## Isometry from R to itself.

1. The problem statement, all variables and given/known data
Find all isometries from the reals to itself.

2. Relevant equations
Well what we're basically doing is trying to find functions f: R -> R such that for any x, y in R, the property |f(x) - f(y)| = |x-y| holds.

3. The attempt at a solution
OK, so this shouldn't be too hard. It seems like you could just plug in 0 for one of the variables above and then you're basically done. But can't we prove differentiability as follows?

$$|f'(y)| = \lim_{x \rightarrow y}\left|\frac{f(x) - f(y)}{x-y}\right| = \lim_{x \rightarrow y}\frac{|x-y|}{|x-y|} = 1.$$

This seems to immediately imply that the functions are defined by either i(x) = x + C or j(x) = - x + K for arbitrary real numbers C or K. Are there any holes I overlooked?

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 Recognitions: Gold Member Science Advisor Staff Emeritus Well, the equation $$\lim_{x \rightarrow y}\left|\frac{f(x) - f(y)}{x-y}\right| = 1.$$ doesn't actually imply $$\lim_{x \rightarrow y}\frac{f(x) - f(y)}{x-y} \in \{ 1, -1 \}$$ The best you can say is that the set of limit points of (f(x)-f(y))/(x-y) as x->y is a subset of {1, -1}.
 Recognitions: Homework Help that would be true for continuous isometries say f(x)=f(y)+(x-y)g(x,y) all we would know is |g|=1 we might have say g=-1 x rational g=1 x irrational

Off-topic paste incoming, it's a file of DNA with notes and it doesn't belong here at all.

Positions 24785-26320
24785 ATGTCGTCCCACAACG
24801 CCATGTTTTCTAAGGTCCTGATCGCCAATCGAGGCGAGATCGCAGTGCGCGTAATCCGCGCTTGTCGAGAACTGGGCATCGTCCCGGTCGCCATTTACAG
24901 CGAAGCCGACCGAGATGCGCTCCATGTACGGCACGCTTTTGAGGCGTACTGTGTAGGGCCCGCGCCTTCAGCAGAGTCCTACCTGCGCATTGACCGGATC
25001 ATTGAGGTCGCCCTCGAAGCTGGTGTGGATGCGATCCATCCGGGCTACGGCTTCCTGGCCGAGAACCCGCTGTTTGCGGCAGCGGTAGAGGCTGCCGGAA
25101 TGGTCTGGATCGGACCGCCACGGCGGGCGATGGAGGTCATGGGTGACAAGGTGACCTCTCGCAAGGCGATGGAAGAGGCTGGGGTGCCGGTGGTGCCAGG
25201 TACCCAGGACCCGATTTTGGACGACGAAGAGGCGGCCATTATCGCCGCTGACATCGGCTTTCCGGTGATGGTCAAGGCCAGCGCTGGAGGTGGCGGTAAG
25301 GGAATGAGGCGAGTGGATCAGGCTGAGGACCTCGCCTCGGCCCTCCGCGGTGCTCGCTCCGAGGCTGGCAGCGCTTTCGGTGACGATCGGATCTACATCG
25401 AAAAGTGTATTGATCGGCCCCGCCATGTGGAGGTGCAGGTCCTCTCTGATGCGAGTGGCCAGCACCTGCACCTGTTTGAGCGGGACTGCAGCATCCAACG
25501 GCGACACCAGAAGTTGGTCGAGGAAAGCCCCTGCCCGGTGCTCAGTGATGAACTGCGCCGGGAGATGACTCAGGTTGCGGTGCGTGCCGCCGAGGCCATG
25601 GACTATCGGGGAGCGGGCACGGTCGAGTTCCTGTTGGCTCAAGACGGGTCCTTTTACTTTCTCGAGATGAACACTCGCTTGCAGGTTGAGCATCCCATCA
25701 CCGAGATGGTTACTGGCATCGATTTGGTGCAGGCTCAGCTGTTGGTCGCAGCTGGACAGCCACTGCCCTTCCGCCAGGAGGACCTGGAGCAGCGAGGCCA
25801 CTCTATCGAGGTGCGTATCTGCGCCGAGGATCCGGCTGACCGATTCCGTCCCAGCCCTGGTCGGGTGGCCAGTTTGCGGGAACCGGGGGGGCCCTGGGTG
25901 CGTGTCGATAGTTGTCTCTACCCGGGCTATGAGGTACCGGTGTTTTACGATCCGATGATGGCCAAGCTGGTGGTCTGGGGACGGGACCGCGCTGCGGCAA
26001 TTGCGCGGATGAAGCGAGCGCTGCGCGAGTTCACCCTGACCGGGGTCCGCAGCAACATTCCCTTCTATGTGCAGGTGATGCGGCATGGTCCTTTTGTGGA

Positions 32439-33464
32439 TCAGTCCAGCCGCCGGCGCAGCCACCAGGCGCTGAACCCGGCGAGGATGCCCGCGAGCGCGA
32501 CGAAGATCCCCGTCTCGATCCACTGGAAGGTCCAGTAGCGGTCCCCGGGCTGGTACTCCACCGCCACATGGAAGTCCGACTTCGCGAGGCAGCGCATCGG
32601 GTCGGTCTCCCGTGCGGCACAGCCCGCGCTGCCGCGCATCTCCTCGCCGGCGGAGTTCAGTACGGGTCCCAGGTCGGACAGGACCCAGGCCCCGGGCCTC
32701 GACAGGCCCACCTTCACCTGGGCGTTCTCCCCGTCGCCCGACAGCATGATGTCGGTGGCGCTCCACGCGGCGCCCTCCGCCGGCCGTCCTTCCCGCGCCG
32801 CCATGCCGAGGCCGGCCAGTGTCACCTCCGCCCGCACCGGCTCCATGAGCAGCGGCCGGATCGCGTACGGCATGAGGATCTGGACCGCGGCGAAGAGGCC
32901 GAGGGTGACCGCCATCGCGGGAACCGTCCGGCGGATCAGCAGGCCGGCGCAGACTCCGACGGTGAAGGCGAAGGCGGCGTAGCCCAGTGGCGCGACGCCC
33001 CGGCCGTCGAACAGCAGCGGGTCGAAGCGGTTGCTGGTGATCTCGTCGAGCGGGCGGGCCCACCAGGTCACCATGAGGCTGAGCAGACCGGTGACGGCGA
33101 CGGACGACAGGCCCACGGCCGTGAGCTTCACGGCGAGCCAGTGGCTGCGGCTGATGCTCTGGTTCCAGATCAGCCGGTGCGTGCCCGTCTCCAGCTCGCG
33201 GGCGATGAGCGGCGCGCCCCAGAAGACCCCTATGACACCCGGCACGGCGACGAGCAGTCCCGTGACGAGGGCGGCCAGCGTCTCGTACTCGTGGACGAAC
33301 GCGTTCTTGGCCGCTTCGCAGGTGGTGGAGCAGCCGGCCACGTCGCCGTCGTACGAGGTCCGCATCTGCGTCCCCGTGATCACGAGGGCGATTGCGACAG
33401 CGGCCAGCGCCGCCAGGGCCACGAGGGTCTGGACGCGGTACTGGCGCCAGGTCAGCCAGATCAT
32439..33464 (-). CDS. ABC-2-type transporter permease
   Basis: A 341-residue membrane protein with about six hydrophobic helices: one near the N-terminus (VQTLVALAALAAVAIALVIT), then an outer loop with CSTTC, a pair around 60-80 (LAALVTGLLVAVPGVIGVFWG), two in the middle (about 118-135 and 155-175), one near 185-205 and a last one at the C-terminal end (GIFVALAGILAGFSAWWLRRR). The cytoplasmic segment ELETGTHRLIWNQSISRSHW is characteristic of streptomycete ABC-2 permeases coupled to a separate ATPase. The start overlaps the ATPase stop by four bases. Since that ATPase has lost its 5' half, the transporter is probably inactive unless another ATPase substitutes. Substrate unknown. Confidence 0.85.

## Isometry from R to itself.

I understand your counterexample for noncontinuous isometries, but this one is lipschitz and hence uniformly continuous, so is there a way to extend the original argument?

*EDIT* The reason I pursued this approach in the original place is because I proved that $|f(x) - f(y)| \leq (x-y)^2$ for x,y in R implies that f is constant. In this case, you end up with |f'(y)| = 0, so we can just be rid of the absolute values and then recall the corollary to the mean value theorem. But it seems that I did not have to work with absolute values in the first place, since |a| = |b| implies that a = -b or a = b. However, I am aware of the concerns raised, so I am curious as to whether continuity - which we seem to have - can fix the original argument.

Bah, upon closer examination of lurflurf's point, it doesn't matter whether f is continuous or not. Hmm well I think I have a better understanding of when to try something like this and when you can just substitute variables. Thanks.